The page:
Accreditors were first mandated to look at learning outcomes as a condition of recognition in Department of Education rules established in 1989, but these directives were not very specific. Now they are at the top of the list of things Congress is grilling accreditors about. Consistent with the logic of "No Child Left Behind," moreover, accreditors are increasingly being asked not just about whether they examine student learning outcomes in the light of institutional mission, but also why they don't establish and enforce common standards of learning that all must meet. In this way the "mathematics for all" movement that has swept K-12 is likely to take root in higher education.
The potential federal stick is to disenfranchise accreditors from their gatekeeping role. Indeed, a bill to decouple accreditation from gatekeeping has already been drafted and may be deployed. So while Reauthorization is unlikely to bring higher education a federally-mandated, test-based, accountability "solution" as in K-12 (largely because of lack of money and expected fierce resistance), the attempt may very well be to achieve this goal indirectly by leaning much more heavily on accreditors to enforce standards of learning.
Assessment. "Standards of learning" brings us to the central focus of SAUM: assessment. How do mathematics departments know whether students are achieving the goals they have in mind and the standards they set? Not only Congress but even more so state legislatures and boards of trustees are now focused on evidence of outcomes. Reports like Measuring Up  highlight what seem to many policymakers to be an appalling lack of information about results of higher education. One consequence is the prominence of K-16 rhetoric that appears to call for a test-based response, at least through grade 14. Funding schemes based on measurable performance statistics are increasingly popular with state legislatures. These create a problem of particular significance to mathematics, namely, the lack of alignment between newly mandated high-school exit tests, college entrance exams, and college placement tests.
Assessment that is persuasive and helpful requires actual evidence of student learning. Not only do external stakeholders increasingly require such evidence, but it is vitally important internally for educational improvement. Too often assessment practices reveal only "compliance behavior" where assessment is seen as "for" somebody else. That posture ensures that the results of assessment remain unconnected to decisions that matter. Moreover, it suggests to those responsible for students' overall education - deans, provosts, trustees - that academics don't see the educational revolution taking place in front of them.
Articulation. Underlying all these educational and political factors are significant changes in the way people are going to school. A majority of students now attend two or more institutions to complete programs (and almost a fifth attend three or more).  Rapid increases in technology-based or distance education raise new issues of quality and confound standard methods of academic accounting (courses and credits). Especially noticeable and problematic in mathematics is the increasing overlap between high school and college illustrated by remedial courses in college, advanced placement courses in high school, and dual enrollment courses in both.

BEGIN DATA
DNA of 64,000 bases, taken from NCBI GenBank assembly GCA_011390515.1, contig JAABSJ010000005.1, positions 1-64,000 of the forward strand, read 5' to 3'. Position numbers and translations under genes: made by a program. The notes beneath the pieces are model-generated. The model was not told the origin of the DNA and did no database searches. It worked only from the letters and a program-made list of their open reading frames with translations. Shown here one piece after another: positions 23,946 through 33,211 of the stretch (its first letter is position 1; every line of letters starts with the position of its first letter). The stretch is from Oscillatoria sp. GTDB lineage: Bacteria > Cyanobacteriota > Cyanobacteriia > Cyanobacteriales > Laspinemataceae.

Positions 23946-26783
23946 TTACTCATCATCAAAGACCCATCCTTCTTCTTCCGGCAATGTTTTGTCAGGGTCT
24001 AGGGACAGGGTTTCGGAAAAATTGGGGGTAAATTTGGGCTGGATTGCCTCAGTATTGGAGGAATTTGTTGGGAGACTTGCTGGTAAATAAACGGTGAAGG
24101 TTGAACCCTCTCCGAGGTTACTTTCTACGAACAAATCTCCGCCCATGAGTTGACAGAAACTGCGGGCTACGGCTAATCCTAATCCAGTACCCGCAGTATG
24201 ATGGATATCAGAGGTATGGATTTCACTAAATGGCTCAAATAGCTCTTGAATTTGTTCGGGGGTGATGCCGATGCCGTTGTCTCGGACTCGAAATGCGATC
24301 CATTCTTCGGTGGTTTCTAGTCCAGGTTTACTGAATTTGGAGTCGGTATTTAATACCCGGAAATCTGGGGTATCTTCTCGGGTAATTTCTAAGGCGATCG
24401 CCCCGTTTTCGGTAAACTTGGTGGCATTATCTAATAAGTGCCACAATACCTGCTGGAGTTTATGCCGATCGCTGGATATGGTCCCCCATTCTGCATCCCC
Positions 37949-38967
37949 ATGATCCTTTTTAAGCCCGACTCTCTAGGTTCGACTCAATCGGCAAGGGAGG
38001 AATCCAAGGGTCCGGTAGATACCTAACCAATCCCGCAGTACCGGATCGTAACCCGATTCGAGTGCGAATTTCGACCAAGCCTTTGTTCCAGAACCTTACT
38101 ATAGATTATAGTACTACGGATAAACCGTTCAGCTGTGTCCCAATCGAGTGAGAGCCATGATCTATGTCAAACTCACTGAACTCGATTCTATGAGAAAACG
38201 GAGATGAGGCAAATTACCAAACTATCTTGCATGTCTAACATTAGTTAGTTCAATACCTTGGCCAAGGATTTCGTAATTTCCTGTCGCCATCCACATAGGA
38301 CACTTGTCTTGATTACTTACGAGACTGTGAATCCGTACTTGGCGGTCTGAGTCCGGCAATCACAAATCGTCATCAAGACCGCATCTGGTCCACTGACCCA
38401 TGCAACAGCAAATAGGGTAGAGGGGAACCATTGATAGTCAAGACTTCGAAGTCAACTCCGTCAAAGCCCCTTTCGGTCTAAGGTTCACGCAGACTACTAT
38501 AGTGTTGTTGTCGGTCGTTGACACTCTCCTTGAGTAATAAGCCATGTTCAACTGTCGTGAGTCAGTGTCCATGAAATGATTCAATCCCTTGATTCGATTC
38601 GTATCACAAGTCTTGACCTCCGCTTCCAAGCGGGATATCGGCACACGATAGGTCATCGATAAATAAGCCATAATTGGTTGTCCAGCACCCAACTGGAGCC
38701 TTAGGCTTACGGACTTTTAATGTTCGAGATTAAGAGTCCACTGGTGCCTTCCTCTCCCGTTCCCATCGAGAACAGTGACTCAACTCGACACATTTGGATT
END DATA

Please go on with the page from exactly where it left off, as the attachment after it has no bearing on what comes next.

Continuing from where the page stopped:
Because these new enrollment patterns are educationally non-traditional, they resist accounting that relies on traditional time-based course credits. And since they are also attractively economical, they increase budget managers' attention to certified outcomes and end-product assessment. Articulation is thus moving from friendly agreements among neighboring mathematics departments who wish to ensure transfer of credits to a hot button state-wide issue that leads to some kind of legislatively enforced outcomes-based accountability "solution."
Mathematicians tend to see their discipline as uncompromisingly hierarchical, so they focus considerable attention on setting prerequisites for courses and planning curricula to ensure that students who enter courses are "prepared." But the increased "swirling" of students among different institutions renders many of these careful articulation plans ineffective if not meaningless.
We are in a new era that demands new approaches. Fortunately, as the accompanying box illustrates, the MAA has a distinctive track record of leadership on these issues that is well recognized outside the bounds of the mathematical community. Members and departments who may only now be awakening to the seriousness of the four A's should not hesitate to build on the work that has already been done.
National Center for Public Policy and Higher Education. Measuring Up 2002: The State-by-State Report Card for Higher Education. Available Online at: http://measuringup.highereducation.org/2002/reporthome.htm.
Adelman, Clifford. 1999. Answers in the Tool Box: Academic Intensity, Attendance Patterns and Bachelor's Degree Attainment. Washington D.C.: U.S. Department of Education, Office of Educational Research and Improvement.
Clark, Richard W. Dual Credit: A Report of Programs and Policies that Offer High School Students College Credit, Pew Charitable Trusts, 2001.